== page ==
Degenerates are degenerates because they are in some ways excitable. They enjoy stimulation and expansion into new domains. The majority of artists in all places and at all times in history have been of degenerate temperament. Degenerates, who are more prone to variations in energy than most, tend to want to focus their high-energy periods on the expansion of activities.
The expansion of your domain is inherently more stimulating than the contraction of it. The problem is that your high-energy, high-capability self (the version of you that is most prone to the execution of activities) is often incompatible with your low-energy, low-capability self. And unfortunately, it’s often the low-energy, low-capability version of you that is left to manage, maintain, and repair whatever complicated apparatus or plan the high-energy you has created.
The solution for the degenerate is not to cut off the expansion of activities that comes in high-energy periods. The solution is to be cognizant of the ongoing management costs associated with taking on additional levels of complexity. Also, since we are most capable, organizationally, in high-energy periods, it’s always best to contract existing commitments in high-energy times. A substantial fraction of high-value time, when you have energy, focus, and motivation in abundance, should be spent in contracting your activities. Conscious contraction is a worthy investment of high-energy, high-capability time.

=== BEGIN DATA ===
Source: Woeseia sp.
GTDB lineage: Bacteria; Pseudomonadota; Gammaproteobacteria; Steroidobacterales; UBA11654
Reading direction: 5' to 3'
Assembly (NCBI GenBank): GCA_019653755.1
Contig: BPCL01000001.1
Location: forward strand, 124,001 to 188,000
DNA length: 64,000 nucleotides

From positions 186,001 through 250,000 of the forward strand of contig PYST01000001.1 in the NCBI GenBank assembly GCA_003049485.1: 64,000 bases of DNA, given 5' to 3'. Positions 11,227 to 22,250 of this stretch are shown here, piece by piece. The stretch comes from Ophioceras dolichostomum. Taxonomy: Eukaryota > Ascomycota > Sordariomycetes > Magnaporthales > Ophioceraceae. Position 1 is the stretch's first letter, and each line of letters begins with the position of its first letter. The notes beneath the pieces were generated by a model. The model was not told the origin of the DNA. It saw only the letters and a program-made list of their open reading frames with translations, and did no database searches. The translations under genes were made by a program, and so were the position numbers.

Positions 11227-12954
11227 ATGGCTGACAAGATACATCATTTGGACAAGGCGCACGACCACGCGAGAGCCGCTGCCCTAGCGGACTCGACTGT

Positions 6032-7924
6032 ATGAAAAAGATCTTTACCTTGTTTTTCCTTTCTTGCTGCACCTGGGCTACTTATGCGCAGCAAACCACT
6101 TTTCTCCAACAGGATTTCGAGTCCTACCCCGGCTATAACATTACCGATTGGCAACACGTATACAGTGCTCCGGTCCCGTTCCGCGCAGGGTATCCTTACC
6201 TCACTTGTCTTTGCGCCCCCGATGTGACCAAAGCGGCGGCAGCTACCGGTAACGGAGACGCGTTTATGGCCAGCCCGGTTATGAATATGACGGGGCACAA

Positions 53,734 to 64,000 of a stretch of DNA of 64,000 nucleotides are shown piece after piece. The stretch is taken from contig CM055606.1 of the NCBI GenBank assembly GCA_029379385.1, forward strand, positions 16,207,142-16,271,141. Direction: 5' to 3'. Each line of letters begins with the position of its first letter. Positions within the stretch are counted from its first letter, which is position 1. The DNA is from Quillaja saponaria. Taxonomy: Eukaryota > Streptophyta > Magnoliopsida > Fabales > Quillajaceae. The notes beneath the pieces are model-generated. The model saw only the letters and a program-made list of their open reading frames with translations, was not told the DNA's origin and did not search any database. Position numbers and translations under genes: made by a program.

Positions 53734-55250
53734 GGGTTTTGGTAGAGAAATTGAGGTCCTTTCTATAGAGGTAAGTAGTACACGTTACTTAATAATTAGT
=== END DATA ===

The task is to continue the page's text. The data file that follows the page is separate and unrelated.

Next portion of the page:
When possible, do things in such a way that they stay done, and avoid situations where this is impossible. At all times, new activities should be carefully considered and added only when value far exceeds cost. Be especially careful about adding activities that entail an ongoing, almost never-ending commitment of time and energy. Anytime you add these things, the maintenance complexity of everything goes way up. This can apply to: social media, paid work, investment, a partnership or joint/group project, club duties, or any social understanding (a regular monthly dinner, etc.).
An error asymmetry can result when you take on (or don’t take on) additional complexity. If you choose not to take on additional complexity, you will tend to: a) do a better job on your existing projects and commitments, and b) have time and energy free if unexpected and especially compelling opportunities present themselves. You will also tend to be more relaxed. If you do choose to take on new complexity, you will tend to: a) do a slightly worse job on your existing projects and commitments, and b) be impatient, and not have the time and energy to appreciate especially compelling opportunities when they come up.